Friday, June 17, 2011

Summertime...and the Livin' is...Busy?

I know, I know, it's supposed to be easy!

Our summertime schedules rolled into town with a vengeance this week. Beginning of AYI Arts Camp (D. directing, S. attending), seminary homecoming (time with friends old and new), and the Ancient Wisdom Anglican Futures conference (check it out here). Our brains, hearts, and bodies are all on overload, but in a good way.

I'm far too scattered this morning to do a cohesive post (heck, it took me three tries to spell cohesive) so I'll just jot a couple of random links and thoughts.

I found myself quite thoughtful this morning over this piece by Timothy Keller. I'm really coming to love his writing. This article seems to get at something I've been thinking toward for years, but have never quite found a way to articulate: how the way of Jesus offers us a "third way" of being in the world and understanding family, one which isn't fully defined or understood through either a conservative/traditional or liberal/secular lens. Good food for thought.

Having an opportunity to hear William Harmless, SJ yesterday on Augustine of Hippo and the ancient catechumenate -- what a delight! Since D. and I are tag teaming the conference this week, he heard part 1 of the lecture and I heard part 2. We agreed we didn't have time to exchange notes last night, but ended up talking about it for twenty minutes anyway, as tired as we were.

Listen to this wonderful quote from Augustine's De doctrina christiana, on the "three aims of preaching":

"A certain man of eloquence has said -- and said rightly -- that an eloquent person should speak in such a way that he 'teaches, delights, and persuades,' adding: 'To teach is a necessity, to delight makes it enjoyable, and to persuade is a triumph' (Cicero, Orator 69). Of these three aims, the one mentioned first, that is, the necessity of teaching, shapes what we say; the other two shape how we say it. So the one who speaks with the aim of teaching should not think he has spoken to the person he wishes to teach so long as he has not been understood. Although he has verbalized what he himself understands, he should not consider that he has really spoken -- really communicated -- if the one listening to him has not really understood."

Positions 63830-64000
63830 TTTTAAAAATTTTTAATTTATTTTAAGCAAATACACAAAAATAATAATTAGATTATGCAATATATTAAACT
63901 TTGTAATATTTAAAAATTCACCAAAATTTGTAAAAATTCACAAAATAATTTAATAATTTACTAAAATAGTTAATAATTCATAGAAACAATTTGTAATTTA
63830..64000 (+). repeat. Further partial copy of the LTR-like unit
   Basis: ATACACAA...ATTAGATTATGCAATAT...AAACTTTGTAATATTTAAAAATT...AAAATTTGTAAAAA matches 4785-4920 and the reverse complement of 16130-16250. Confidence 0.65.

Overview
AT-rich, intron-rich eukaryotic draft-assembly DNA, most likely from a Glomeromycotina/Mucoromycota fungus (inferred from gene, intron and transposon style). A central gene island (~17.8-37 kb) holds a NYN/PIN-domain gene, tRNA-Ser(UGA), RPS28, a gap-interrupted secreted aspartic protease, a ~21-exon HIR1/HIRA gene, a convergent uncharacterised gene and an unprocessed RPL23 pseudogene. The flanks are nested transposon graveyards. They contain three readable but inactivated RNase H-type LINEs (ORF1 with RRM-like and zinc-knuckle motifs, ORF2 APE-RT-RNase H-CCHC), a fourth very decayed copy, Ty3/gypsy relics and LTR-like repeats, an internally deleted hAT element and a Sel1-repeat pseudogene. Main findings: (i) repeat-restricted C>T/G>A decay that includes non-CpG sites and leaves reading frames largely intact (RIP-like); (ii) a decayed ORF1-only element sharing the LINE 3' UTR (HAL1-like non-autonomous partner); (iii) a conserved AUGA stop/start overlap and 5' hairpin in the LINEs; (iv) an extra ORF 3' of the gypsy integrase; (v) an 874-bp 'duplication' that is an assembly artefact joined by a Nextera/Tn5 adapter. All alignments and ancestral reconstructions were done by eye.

And on the "Evangelist as Tour Guide" (love this thought) Augustine writes:

"Now if we feel disgusted because we are so often repeating things geared to the little ones, familiar things, let us equip ourselves with a brother's or a father's or a mother's love, and by linking our hearts to theirs, those things will again seem new to us. For so great is this feeling of compassion that when people are touched by us as we speak and we by them as they learn, we each dwell in the other, and so it is as if they speak in us what they hear while we, in some way, learn in them what it is we teach. Isn't it quite common that when we show certain beautiful, spacious locales, whether in town or out in the countryside, to those who have never seen them before, we who have been in the habit of passing them by without any enjoyment find our own delight renewed by their delight at the novelty of it all? And how much more enjoyable the closer our friendship, because as we come together more and more through this bond of love, what had gotten old becomes new to us all over again. But if we have some progress in contemplative matters, we do not wish those who are learning from us simply to enjoy and be amazed when they gaze upon human handiwork, but we want them to enjoy and be amazed by the deeper design and underlying purpose of the Artist himself and, from there, soar up in admiration and in praise of the All-creating God, where the richest fruitfulness of his love finds its endpoint. How much more ought we to rejoice when people now approach to learn of God Himself, for whatever things we learn, we learn to learn of God; and how much more ought we to be renewed in their newness, so that if our preaching, now a routine, has cooled off, it may again catch fire because of our hearers."

Amazingly good stuff (all from Fr. Harmless translation Augustine in His Own Words published last year by Catholic University of America Press). My teacher heart needs this, on all sorts of levels...I hope to have time to ruminate and write more about it later. For now, just passing on a little bit of ancient treasure.

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